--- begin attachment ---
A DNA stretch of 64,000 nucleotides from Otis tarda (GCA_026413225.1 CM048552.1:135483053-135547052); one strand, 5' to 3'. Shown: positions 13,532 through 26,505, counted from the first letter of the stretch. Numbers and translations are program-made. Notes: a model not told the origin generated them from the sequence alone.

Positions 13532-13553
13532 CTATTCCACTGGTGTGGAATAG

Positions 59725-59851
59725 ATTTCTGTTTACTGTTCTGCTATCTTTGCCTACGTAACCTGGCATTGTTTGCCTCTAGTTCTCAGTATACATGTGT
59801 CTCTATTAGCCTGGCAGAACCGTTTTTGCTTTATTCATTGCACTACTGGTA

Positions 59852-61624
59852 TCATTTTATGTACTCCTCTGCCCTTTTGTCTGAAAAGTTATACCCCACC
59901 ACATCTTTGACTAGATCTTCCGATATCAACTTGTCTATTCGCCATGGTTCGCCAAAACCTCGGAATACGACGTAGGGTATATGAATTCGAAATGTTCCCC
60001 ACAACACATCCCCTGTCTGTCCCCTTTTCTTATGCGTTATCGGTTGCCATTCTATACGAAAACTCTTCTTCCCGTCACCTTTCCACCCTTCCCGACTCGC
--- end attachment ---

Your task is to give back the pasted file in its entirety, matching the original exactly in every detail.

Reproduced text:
A DNA stretch of 64,000 nucleotides from Otis tarda (GCA_026413225.1 CM048552.1:135483053-135547052); one strand, 5' to 3'. Shown: positions 13,532 through 26,505, counted from the first letter of the stretch. Numbers and translations are program-made. Notes: a model not told the origin generated them from the sequence alone.

Positions 13532-13553
13532 CTATTCCACTGGTGTGGAATAG

Positions 59725-59851
59725 ATTTCTGTTTACTGTTCTGCTATCTTTGCCTACGTAACCTGGCATTGTTTGCCTCTAGTTCTCAGTATACATGTGT
59801 CTCTATTAGCCTGGCAGAACCGTTTTTGCTTTATTCATTGCACTACTGGTA

Positions 59852-61624
59852 TCATTTTATGTACTCCTCTGCCCTTTTGTCTGAAAAGTTATACCCCACC
59901 ACATCTTTGACTAGATCTTCCGATATCAACTTGTCTATTCGCCATGGTTCGCCAAAACCTCGGAATACGACGTAGGGTATATGAATTCGAAATGTTCCCC
60001 ACAACACATCCCCTGTCTGTCCCCTTTTCTTATGCGTTATCGGTTGCCATTCTATACGAAAACTCTTCTTCCCGTCACCTTTCCACCCTTCCCGACTCGC